The woman had divorced when her children were young. At the time, she made her father the beneficiary on her account so he could take care of her children in the event of her death. It was not until after her children were grown and her father had remarried that she discovered that she hadn't designated a more appropriate beneficiary. She made this simple error despite advising others regularly on estate planning.

Conservatorship and guardianship basics

If you have a loved one to take care of, either a special needs child or a senior, you know how demanding it can be. In the daily routine it’s common for people just like you to neglect the long-term planning that is essential to being sure their needs are met in all potential circumstances.

It’s important to be sure that the right legal framework is set up for their future needs. This is where “guardianship” or the more limited “conservatorship” are important concepts. Whether the key issue is your ability to make legally binding decisions or to be sure someone else is there if something happens to you, an experienced estate planning lawyer can guide you through your options.

Modifications to charitable trusts under the cy pres doctrine

Some Coloradoans want to leave money to benefit the public through charity. This can be done by establishing charitable trusts. These types of vehicles are established in order to help with poverty, to advance education, to benefit health, or for other charitable purposes.

In some cases, the charitable purposes that are identified in trusts are unable to be fulfilled. For example, if a grantor establishes a trust to benefit a specific community organization, the purpose of the trust may not be able to be realized if the organization closes. In instances like this, the cy pres doctrine will apply.

The family home can be a key part of an estate plan

For couples in Colorado who own their own homes, that asset can often be the single largest shared asset in a couple's life. Many couples own their home with joint tenancy with a right of survivorship, which means that either person will become the sole owner of the home in the case that the other party dies. This form of property ownership allows this significant asset to transfer without probate or including the home in the estate, protecting both parties into the future.

However, this can also lead some couples to leave the home out of the estate plan. While there's no need to plan for the transfer of property upon the simple death of one spouse, there can be some more difficult situations that mean thinking more about the house is important. This is especially true when it comes to dealing with the property after the death of the surviving spouse or in the case that the surviving spouse is incapacitated or incompetent to deal with the property.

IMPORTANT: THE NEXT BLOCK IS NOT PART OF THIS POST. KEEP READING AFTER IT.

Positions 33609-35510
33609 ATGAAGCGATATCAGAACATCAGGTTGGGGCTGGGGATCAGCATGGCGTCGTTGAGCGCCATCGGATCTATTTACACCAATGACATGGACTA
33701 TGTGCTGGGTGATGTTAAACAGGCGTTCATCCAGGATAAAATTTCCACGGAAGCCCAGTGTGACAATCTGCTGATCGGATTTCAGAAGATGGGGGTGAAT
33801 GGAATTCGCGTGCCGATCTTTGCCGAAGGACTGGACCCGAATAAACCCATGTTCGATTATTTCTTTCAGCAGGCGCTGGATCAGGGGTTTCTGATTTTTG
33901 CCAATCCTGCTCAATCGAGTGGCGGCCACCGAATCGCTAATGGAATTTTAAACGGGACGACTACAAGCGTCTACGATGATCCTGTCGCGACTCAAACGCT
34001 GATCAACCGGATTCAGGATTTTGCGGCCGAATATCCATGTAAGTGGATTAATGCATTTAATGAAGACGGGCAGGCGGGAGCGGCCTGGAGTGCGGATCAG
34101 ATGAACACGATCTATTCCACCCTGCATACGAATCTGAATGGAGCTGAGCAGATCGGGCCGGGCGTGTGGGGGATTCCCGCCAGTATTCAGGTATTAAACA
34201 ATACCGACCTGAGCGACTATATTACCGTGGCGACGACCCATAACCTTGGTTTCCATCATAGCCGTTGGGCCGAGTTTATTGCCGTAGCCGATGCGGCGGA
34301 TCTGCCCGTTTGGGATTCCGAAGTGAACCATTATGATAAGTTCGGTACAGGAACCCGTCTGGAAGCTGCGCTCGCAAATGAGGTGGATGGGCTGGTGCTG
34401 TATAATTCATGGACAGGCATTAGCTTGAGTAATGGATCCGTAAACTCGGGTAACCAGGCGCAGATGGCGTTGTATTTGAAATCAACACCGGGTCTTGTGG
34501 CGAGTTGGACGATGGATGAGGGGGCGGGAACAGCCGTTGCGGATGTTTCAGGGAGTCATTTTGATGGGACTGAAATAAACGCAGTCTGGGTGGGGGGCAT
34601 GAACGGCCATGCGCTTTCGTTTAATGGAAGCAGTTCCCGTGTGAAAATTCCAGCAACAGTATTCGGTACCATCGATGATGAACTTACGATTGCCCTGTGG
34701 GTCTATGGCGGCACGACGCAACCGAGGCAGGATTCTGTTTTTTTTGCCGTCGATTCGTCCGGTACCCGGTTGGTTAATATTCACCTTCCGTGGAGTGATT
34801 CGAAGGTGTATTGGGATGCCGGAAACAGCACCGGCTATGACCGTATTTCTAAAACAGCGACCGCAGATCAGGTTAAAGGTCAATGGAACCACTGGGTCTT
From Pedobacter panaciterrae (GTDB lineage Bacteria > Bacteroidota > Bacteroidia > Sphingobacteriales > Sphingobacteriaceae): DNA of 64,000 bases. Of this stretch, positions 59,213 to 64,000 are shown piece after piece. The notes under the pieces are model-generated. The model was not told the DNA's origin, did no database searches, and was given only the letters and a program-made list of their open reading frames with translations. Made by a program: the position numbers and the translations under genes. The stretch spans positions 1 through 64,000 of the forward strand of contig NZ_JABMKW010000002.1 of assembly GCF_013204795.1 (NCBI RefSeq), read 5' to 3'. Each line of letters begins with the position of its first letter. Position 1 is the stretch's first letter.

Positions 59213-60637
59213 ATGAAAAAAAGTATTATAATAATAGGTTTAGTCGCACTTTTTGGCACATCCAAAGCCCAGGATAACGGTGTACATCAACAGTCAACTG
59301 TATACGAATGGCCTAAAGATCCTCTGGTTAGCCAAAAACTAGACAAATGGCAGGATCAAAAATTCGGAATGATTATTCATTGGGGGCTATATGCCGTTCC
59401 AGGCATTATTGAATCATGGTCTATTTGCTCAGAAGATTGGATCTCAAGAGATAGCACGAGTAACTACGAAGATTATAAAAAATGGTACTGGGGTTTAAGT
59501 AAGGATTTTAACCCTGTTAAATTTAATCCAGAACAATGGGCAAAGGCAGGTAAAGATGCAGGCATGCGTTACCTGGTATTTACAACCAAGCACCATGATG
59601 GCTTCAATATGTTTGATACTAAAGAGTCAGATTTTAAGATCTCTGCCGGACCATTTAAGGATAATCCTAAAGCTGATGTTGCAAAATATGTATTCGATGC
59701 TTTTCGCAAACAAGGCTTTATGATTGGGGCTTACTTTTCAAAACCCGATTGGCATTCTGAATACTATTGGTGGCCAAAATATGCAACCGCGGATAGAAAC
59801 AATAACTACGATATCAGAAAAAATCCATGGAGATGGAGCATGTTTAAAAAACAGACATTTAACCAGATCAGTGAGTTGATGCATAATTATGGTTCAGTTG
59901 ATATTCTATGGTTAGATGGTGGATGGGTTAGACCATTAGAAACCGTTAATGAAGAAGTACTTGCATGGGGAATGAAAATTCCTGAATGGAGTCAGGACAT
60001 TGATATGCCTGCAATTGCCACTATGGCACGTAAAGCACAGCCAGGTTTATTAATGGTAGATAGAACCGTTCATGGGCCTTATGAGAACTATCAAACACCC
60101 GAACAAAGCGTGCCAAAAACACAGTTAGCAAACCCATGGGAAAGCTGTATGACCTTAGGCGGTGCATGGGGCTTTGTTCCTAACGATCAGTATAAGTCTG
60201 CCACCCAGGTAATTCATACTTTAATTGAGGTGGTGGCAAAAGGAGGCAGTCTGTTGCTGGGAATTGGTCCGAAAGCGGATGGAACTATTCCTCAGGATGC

Estate tax story shows importance of regular updating

Colorado residents who are creating an estate plan should also make sure they review the documents regularly and update them if necessary. Failing to do this can lead to other problems. For example, a North Dakota congresswoman has talked a great deal about how the federal estate tax hurt her family when her father was killed in a farming accident. However, a closer look at the documents shows that the issue was more one of not updating his will. Furthermore, his family did not take advantage of several opportunities that could have made the tax they had to pay less onerous.

The man had written a will in 1976, and he did not update it before his death in 1994. The will left half of his estate to his wife and half to a trust his brothers managed. In 1981, a spousal exemption to the estate tax was added. However, since he did not update his will to include this, his family had to pay the tax.

5 items to add to an estate plan for a child with special needs

Parents who have a child with special needs face unique challenges in all aspects of their lives. This is especially true for when it comes to estate planning.

When it comes time to start developing your plan, you may be wondering what needs to be included to ensure your child is financially protected and receives the same quality of care they have now, regardless of what happens to you. Here are five things to make sure your estate plan includes.

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Golden, CO 80401